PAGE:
You may have trouble concentrating and staying focused on things at work, school or home. Even simple things become more difficult to make decisions about. You may also tend to forget things.

10. Extreme emotional changes.

You may experience dramatic emotional swings, going from joy to despair in a short period of time.

11. Feelings of helplessness.

You may feel that you are no longer in charge of your life, that you no longer have control over your life. You may be easily overwhelmed by stress and become more dependent on others for even simple things.

12. Sense of hopelessness.

You may have difficulty seeing a bright and positive future and feel a lack of motivation and doubt about whether life is worth living.

13. Sense of worthlessness or guilt.

You may begin to feel inferior to those around you, which can cause you to start to turn away from others. Guilt may also arise for no apparent reason. Something that happened a few years ago and didn't bother you at all will now take over your thinking and become a burden.

14. Persistent negative thinking.

You may become pessimistic, have low self-esteem, and not believe that things will ever improve. Phrases like "I'm bad," "I'm not good enough," and "What's important?" Phrases like these come to mind often.

15. Physical symptoms that do not respond to treatment.

You may be experiencing headaches, digestive problems or chronic pain. These symptoms are often associated with depression.

16. Increased use of alcohol and drugs.

You may use alcohol, prescription drugs, or illegal drugs to try to help yourself get over your depressive symptoms. Because these substances affect brain function, they may worsen depression.

17. Thoughts of suicide or suicide.

You may wish you were dead, or have thoughts like "If God could take me away, it would be a relief" or "It would be better for my family if I could just go to sleep and not wake up," or even actually think about killing yourself. (If you find yourself planning a suicide plan, be sure to seek professional counseling or psychiatric treatment immediately.)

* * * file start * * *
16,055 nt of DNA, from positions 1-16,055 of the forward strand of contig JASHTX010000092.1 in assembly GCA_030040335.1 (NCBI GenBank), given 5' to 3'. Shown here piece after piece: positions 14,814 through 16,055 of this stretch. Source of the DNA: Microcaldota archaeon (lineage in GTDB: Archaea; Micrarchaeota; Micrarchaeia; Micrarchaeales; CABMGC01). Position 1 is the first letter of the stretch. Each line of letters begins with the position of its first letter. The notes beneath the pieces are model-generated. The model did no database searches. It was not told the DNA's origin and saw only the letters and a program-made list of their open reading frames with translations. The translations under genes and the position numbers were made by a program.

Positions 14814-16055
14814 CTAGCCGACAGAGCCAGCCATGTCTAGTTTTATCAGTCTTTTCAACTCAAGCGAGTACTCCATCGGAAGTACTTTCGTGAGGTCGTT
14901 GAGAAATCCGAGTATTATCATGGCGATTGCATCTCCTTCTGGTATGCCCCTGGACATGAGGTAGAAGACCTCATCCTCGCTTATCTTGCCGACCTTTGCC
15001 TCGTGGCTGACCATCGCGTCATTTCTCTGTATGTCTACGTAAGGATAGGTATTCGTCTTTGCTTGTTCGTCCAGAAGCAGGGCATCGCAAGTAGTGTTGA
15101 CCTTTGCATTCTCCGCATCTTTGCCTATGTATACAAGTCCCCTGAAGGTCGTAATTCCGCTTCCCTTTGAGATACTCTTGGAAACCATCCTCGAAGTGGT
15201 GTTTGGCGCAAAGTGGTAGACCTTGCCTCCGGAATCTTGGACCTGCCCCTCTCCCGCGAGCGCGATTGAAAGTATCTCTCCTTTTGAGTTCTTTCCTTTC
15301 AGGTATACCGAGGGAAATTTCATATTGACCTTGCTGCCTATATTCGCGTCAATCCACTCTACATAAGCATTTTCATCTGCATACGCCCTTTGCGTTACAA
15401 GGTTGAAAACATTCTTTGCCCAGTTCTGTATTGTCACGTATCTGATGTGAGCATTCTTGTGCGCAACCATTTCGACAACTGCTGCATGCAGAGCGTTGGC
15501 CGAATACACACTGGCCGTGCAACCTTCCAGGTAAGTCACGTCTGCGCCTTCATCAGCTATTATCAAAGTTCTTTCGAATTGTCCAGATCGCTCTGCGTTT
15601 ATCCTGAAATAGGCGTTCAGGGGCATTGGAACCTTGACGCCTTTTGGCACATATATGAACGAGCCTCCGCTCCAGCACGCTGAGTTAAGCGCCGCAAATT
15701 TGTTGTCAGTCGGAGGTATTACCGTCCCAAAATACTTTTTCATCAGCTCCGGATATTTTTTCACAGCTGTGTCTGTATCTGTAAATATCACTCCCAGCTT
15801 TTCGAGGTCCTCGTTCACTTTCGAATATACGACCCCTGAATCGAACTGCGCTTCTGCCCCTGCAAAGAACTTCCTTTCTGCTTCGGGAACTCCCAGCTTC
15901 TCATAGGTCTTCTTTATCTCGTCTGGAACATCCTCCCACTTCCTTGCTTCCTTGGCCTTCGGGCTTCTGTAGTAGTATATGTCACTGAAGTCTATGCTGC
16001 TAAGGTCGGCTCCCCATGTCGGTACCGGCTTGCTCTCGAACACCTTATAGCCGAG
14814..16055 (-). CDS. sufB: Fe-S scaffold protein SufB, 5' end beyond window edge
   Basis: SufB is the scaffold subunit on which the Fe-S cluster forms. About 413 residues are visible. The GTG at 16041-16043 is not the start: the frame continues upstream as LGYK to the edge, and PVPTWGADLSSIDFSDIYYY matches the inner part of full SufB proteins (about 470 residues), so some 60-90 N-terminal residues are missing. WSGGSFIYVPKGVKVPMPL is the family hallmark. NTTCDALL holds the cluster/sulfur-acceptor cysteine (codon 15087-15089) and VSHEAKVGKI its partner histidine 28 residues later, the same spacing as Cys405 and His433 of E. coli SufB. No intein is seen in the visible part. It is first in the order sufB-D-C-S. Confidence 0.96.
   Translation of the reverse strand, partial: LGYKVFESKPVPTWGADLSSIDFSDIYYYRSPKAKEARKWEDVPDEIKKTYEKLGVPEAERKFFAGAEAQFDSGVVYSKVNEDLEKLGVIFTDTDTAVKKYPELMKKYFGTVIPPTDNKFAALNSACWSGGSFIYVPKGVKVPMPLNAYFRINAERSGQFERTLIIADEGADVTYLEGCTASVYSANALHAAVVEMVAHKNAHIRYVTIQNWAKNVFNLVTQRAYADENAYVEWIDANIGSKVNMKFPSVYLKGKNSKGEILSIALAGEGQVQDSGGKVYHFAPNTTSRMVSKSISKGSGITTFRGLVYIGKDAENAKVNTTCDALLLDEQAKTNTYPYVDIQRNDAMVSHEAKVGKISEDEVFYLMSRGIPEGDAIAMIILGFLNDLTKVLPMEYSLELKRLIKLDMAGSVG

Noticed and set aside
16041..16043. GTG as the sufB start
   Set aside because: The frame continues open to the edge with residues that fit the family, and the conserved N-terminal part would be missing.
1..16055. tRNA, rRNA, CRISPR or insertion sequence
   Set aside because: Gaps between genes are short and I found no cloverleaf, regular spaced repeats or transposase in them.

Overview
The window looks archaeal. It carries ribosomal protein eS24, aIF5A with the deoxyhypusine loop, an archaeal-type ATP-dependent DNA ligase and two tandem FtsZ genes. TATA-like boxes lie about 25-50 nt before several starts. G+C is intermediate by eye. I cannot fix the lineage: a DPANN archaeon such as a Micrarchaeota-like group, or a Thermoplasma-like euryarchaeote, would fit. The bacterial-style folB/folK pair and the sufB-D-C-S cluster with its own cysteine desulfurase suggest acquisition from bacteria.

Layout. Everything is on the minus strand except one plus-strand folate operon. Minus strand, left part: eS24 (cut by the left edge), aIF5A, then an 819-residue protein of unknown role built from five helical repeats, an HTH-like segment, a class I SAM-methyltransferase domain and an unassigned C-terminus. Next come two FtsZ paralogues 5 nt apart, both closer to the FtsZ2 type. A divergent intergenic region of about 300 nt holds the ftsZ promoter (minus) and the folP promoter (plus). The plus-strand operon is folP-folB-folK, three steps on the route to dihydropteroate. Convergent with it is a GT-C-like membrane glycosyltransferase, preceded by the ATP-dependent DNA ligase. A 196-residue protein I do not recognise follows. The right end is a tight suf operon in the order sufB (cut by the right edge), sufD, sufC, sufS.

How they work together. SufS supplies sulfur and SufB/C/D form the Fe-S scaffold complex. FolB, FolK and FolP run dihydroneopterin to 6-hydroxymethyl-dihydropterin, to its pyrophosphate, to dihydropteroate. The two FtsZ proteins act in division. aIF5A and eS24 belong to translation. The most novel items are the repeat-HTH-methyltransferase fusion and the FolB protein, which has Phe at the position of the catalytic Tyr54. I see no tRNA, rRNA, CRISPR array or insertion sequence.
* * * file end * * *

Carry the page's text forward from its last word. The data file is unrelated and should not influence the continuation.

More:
2 Focus on being there for the person with depression

When dealing with a person with depression, family and friends around them will often try to motivate them out of the goodness of their hearts. However, there are two key points that must be grasped: to accompany with a non-judgmental attitude, and not to rely on one's own care. Most people think "you're sick, I'll help you". What the patient really needs is "you and me together". Listening and feeling is the medicine, and being there without value judgment is the only way to enter his world.

Also, don't take on the responsibility of caring for a depressed person by yourself, or you may become irritable and bored first. Find support in all areas of the patient's life, and play a bridging role so that family, friends, work colleagues, and medical staff can empathize with his or her pain. If people can help together, such as relay care, inviting the patient to stress-free social activities such as outings, and helping to maintain a normal sleep and diet, the patient will also be able to get out faster.

About Jerry

There are only 24 hours in a day, so why not spend it in a healthy and happy way? So, I choose to spend it happily